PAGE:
Seeking to circumvent the pandemic psychosis that haunts us at certain times, I was about to revisit in Late Motiv the genius of that ancient and absolutely modern humor of Raúl Cimas and Javier Coronas (Buenafuente, his essential accomplice) when suddenly I was tempted to go elsewhere, find out what it was about Lulu on the Bridge. Yes. The film that Paul Auster directed two decades ago and that he had never seen and of which he had hardly any references, only that at the time it had had very rave reviews. “Cinema of now and always, real cinema”, had said, for example, Ángel Fernández-Santos in these same pages.
As soon as I started to see it and, although the commitment to Auster’s “cinema of words” was wonderful, I noticed that the story distressed me more than I wanted. I had already covered the quota of agonizing sensations that day and rather needed to find signs, however trivial, that other more encouraging moods were also possible. In fact, I thought and continue to think that, in revenge for the minimal life to which the pandemic is condemning us, there are already many people in search of what we could call “an increased life”, some are going towards it by the bottled path of discotheques and others for that of thought. And well, Auster’s plot, on the other hand, was only dark, of a raised suicide: Izzy (Harvey Keitel), a jazz musician who suddenly (a bullet in the lung) was forever deprived of exercising his art, precisely the only thing in life that mattered to him.
I had already started to disconnect from Lulu on the Bridge when I was forcefully caught by the sequence that must have kidnapped so many at the time, the one starring Izzy and Celia (Mira Sorvino), two lonely beings, wounded, with nothing in common: two strangers who at one point are transformed by falling in love radically, thanks to the maneuvers of chance that lead them to find a singular stone that emits a hypnotic blue light that connects them with rare intensity to the Earth and discovers that “one does not become what one is until one is capable to love another ”.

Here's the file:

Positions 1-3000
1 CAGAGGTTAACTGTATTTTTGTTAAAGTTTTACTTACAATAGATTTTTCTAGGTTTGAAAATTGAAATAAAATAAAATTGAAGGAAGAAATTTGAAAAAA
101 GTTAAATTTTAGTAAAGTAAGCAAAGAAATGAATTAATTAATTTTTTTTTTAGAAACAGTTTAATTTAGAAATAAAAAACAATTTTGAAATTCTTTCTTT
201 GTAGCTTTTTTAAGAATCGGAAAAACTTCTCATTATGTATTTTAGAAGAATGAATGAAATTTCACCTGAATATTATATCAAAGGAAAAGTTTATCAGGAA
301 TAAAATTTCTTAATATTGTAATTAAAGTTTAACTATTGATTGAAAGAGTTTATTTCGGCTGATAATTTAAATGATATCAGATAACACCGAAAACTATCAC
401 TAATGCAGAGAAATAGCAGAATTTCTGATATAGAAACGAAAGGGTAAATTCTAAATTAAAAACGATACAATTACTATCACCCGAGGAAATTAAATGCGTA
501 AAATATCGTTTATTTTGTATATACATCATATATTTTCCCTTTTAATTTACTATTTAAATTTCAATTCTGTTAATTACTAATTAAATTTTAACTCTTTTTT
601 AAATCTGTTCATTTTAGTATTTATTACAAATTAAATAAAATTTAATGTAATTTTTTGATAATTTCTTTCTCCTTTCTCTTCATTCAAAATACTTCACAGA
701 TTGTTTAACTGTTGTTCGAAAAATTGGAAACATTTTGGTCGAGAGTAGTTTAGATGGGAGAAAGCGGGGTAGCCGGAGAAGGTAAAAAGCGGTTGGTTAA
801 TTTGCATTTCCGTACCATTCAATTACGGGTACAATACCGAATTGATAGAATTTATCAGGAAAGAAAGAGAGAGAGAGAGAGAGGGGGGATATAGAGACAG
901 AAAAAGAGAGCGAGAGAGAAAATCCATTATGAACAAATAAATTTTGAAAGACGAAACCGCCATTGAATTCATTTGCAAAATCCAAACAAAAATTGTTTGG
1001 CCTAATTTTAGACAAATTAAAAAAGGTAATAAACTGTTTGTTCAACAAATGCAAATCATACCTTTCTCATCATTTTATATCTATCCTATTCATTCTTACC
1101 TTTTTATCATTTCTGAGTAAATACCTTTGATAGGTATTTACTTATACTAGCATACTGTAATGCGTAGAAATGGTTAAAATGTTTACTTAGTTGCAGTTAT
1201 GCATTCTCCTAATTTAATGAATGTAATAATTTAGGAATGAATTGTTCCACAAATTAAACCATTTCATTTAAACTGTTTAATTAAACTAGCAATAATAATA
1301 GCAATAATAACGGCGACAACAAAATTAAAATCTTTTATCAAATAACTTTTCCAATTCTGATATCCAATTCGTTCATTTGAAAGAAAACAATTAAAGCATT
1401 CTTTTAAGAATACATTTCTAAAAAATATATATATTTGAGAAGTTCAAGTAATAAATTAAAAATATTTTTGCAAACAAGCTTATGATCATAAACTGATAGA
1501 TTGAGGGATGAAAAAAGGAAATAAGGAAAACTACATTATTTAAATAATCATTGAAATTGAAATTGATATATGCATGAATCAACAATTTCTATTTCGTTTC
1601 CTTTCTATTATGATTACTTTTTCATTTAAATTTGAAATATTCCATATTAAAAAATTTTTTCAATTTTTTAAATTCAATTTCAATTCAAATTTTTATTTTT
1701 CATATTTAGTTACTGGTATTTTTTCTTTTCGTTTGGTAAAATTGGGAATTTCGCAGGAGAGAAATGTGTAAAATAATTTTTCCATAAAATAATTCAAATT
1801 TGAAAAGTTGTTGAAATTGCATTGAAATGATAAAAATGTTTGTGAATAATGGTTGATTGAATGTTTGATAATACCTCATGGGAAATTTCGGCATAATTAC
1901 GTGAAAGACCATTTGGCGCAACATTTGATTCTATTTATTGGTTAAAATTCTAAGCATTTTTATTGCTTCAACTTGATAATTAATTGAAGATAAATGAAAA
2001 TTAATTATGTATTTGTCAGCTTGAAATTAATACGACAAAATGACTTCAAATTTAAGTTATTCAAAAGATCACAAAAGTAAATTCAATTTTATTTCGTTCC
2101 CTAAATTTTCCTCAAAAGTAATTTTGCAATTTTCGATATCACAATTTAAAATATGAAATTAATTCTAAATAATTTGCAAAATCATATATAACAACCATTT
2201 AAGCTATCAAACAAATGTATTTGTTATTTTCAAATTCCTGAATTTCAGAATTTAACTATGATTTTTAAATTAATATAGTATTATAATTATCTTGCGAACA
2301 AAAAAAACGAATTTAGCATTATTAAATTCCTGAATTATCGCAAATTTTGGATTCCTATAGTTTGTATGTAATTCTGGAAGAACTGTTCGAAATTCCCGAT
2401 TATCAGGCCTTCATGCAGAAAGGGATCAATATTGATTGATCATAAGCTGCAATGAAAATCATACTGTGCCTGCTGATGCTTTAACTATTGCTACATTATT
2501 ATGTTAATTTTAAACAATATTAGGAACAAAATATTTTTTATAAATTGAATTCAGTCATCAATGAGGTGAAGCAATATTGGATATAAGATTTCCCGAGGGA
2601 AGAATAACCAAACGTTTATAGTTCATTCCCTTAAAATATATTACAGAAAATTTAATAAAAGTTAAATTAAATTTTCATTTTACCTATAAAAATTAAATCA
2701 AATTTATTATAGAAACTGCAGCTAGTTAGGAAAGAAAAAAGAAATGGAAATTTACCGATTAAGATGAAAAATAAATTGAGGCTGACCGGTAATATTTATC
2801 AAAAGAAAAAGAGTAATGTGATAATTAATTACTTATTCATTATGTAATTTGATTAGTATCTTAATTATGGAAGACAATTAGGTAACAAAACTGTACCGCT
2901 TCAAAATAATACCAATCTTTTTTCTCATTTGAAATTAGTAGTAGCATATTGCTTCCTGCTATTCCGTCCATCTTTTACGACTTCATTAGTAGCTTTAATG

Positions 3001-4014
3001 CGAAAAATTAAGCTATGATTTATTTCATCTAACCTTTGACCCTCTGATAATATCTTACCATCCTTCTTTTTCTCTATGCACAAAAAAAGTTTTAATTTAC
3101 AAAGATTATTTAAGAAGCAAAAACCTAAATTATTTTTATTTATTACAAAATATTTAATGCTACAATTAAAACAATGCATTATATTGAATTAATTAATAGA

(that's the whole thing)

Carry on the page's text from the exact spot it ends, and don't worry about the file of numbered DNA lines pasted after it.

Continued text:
In the optimistic sequence of the hypnotic stone, I thought I saw the expected signal, the light at the end of so much tunnel and misfortune. He had not yet finished the sequence when, in addition, chance broke in in the form of WhatsApp on my mobile. From Paris a friend told me that she was at the Marmottan Monet watching the exhibition The blue hour, dedicated to the Danish great Peder Severin Krøyer, a contemporary of Vilhelm Hammershøi. I immediately looked for how long that sample could be seen that could lift anyone’s spirits and I saw that it would be there until the end of September and that “the blue hour” was the meteorological phenomenon that precedes twilight and that can be seen especially in the north of Denmark. It is a unique light with an unmistakable witch air, visible at that time of day when everything collides and it even seems to us that it will finally be possible for us to enter a different life, a new life, and who knows if even increased.